I’ve thought kindly of Death since I read the novel, On A Pale Horse, by Piers Anthony. I mean, who’d want that job? Not the guy who got stuck with it, against his will, in the Incarnation story. But when he was called to the scene of a car accident, and a woman was crushed behind a steering wheel in horrible pain, and when he reached inside of her and gently removed her soul to release it, he realized that Death sometimes is a blessing. I realized that when my father was diagnosed with multiple myeloma.
Multiple myeloma is a cancer of the plasma cells. Dad’s cells made so much protein that his blood got so thick, his heart could hardly pump it through his veins. At the beginning, he’d go to the hospital, and they’d take blood out of one of his arms, put it through a machine that used centrifugal force to separate the heavy protein from the clean blood, and then they’d put his clean blood back into his other arm. At the beginning, it would be a long time before he’d have to redo the procedure. But the longer the disease went, the shorter time between treatments. Until his skeleton and skull looked like moths had eaten at his bones, leaving pockmarked holes scattered through them. The thing is, by the end, it was a mercy when he died. He hadn’t turned sixty yet, but quality of life can matter more than quantity.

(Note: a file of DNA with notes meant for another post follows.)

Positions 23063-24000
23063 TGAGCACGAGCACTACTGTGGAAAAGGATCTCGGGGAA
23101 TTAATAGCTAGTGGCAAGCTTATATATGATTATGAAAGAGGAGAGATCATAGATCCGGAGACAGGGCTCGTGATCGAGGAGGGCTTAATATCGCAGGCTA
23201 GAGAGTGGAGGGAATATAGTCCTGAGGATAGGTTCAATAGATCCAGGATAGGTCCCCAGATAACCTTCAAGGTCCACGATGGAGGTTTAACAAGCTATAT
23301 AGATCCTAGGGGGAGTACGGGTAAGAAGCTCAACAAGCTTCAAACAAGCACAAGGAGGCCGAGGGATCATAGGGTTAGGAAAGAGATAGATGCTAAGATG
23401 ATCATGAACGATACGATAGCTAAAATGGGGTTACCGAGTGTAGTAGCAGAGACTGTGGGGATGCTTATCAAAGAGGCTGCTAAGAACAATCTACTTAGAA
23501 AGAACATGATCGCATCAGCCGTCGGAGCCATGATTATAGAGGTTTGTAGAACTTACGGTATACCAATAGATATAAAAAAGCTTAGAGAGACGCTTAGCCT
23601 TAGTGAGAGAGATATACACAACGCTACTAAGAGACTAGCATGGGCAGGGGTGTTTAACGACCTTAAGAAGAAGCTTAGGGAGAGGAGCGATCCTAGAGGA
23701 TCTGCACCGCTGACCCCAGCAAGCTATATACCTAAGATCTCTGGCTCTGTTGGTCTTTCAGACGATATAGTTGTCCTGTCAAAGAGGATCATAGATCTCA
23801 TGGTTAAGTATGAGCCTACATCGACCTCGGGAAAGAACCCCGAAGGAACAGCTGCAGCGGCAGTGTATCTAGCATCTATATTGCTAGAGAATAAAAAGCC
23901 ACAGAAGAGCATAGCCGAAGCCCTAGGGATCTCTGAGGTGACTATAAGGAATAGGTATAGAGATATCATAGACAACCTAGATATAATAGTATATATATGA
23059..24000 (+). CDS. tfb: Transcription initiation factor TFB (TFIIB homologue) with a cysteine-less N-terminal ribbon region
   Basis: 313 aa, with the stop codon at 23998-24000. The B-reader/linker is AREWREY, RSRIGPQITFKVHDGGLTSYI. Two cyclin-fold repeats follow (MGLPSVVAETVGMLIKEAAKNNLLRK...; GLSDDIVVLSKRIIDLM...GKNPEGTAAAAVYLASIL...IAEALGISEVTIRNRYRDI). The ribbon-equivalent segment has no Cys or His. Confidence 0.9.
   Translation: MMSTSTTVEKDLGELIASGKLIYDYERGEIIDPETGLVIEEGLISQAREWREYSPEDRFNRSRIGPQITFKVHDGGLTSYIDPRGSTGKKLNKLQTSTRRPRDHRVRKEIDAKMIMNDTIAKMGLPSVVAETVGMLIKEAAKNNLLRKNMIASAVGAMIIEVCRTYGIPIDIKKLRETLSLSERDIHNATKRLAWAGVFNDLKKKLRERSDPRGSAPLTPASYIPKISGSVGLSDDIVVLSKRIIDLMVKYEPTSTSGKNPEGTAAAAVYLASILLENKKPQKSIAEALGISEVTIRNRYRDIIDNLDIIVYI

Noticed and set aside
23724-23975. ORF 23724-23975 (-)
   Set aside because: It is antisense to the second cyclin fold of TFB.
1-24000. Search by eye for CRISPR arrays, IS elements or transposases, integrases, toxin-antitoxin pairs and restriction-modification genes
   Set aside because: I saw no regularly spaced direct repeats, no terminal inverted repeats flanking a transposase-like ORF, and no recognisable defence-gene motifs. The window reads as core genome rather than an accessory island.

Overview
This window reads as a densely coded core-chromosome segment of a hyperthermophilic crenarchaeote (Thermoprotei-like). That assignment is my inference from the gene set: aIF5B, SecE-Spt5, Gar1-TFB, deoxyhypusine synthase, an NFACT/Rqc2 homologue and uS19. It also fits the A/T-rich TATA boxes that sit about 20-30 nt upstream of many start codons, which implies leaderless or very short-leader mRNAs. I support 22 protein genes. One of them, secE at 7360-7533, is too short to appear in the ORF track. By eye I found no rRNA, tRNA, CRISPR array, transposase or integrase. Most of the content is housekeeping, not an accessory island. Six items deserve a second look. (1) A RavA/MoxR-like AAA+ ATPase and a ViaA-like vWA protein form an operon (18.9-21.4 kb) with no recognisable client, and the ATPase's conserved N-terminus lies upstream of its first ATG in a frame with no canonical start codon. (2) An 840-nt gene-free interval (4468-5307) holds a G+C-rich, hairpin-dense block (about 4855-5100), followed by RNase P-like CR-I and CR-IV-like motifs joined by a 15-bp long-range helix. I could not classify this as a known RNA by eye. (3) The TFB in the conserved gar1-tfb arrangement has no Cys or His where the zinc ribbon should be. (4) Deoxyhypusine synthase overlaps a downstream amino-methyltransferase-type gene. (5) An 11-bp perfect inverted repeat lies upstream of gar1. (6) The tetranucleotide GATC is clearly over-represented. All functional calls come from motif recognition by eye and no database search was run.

Years later, I watched my grandmother–in her nineties–fight a losing battle with diabetes. She nicked a toe and got gangrene. That spread to her foot. That spread to her leg. The leg had to be amputated. They didn’t get it all, and they had to amputate above the knee. She didn’t survive the second operation, but she let us all know that if the nurses didn’t wheel her back to her room, she was fine with that. She’d lived a hard life, surviving the depression, but a good one. She wasn’t up for another battle. Death, for her, was a blessing.
Now, I watch my mom struggle with Alzheimer’s. She’s in the final stages. She can’t remember things and gets frightened. Every once in a while, on a rare visit when she’s lucid, she tells me that she’s ready “to go.” I wish she could. I wish when your will got too weary, you could leave here. Or do I? Would we all hit a tough patch and take the easy way out? I’m glad it’s not my decision. But I know this, Death isn’t the scary, horrible thing for me that it used to be.
In my novella, Destiny With Death, Death assists people from this world to the next one. When you’re suffering, he’s a release. And he’s welcome. But if it’s not your time, he won’t take you. And if you make him angry, well….that’s just not smart.